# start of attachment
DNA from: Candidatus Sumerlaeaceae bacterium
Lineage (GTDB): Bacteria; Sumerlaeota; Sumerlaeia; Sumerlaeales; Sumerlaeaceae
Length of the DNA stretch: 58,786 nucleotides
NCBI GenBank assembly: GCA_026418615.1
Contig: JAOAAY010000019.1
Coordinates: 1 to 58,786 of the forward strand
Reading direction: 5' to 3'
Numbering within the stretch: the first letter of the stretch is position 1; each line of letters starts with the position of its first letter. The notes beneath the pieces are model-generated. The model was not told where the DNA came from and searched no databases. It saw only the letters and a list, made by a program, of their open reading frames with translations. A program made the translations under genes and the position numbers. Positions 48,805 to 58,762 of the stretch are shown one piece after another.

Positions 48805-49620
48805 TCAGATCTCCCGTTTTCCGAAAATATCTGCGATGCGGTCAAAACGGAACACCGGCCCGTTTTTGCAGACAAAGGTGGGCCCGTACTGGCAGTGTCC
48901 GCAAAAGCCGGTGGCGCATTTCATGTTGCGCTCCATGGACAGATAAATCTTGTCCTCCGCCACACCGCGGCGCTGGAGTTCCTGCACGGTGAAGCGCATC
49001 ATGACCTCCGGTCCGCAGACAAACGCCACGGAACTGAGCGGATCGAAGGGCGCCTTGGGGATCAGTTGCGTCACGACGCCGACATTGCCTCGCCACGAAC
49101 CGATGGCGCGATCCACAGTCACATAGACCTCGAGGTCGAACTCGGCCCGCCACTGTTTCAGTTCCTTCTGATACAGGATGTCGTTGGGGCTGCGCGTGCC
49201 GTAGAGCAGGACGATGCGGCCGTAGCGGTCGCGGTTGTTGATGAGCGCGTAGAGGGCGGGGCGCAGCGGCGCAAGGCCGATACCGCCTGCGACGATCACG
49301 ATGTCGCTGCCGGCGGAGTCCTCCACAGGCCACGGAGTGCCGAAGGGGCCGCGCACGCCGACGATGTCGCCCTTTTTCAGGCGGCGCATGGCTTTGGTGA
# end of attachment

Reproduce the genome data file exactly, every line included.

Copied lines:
DNA from: Candidatus Sumerlaeaceae bacterium
Lineage (GTDB): Bacteria; Sumerlaeota; Sumerlaeia; Sumerlaeales; Sumerlaeaceae
Length of the DNA stretch: 58,786 nucleotides
NCBI GenBank assembly: GCA_026418615.1
Contig: JAOAAY010000019.1
Coordinates: 1 to 58,786 of the forward strand
Reading direction: 5' to 3'
Numbering within the stretch: the first letter of the stretch is position 1; each line of letters starts with the position of its first letter. The notes beneath the pieces are model-generated. The model was not told where the DNA came from and searched no databases. It saw only the letters and a list, made by a program, of their open reading frames with translations. A program made the translations under genes and the position numbers. Positions 48,805 to 58,762 of the stretch are shown one piece after another.

Positions 48805-49620
48805 TCAGATCTCCCGTTTTCCGAAAATATCTGCGATGCGGTCAAAACGGAACACCGGCCCGTTTTTGCAGACAAAGGTGGGCCCGTACTGGCAGTGTCC
48901 GCAAAAGCCGGTGGCGCATTTCATGTTGCGCTCCATGGACAGATAAATCTTGTCCTCCGCCACACCGCGGCGCTGGAGTTCCTGCACGGTGAAGCGCATC
49001 ATGACCTCCGGTCCGCAGACAAACGCCACGGAACTGAGCGGATCGAAGGGCGCCTTGGGGATCAGTTGCGTCACGACGCCGACATTGCCTCGCCACGAAC
49101 CGATGGCGCGATCCACAGTCACATAGACCTCGAGGTCGAACTCGGCCCGCCACTGTTTCAGTTCCTTCTGATACAGGATGTCGTTGGGGCTGCGCGTGCC
49201 GTAGAGCAGGACGATGCGGCCGTAGCGGTCGCGGTTGTTGATGAGCGCGTAGAGGGCGGGGCGCAGCGGCGCAAGGCCGATACCGCCTGCGACGATCACG
49301 ATGTCGCTGCCGGCGGAGTCCTCCACAGGCCACGGAGTGCCGAAGGGGCCGCGCACGCCGACGATGTCGCCCTTTTTCAGGCGGCGCATGGCTTTGGTGA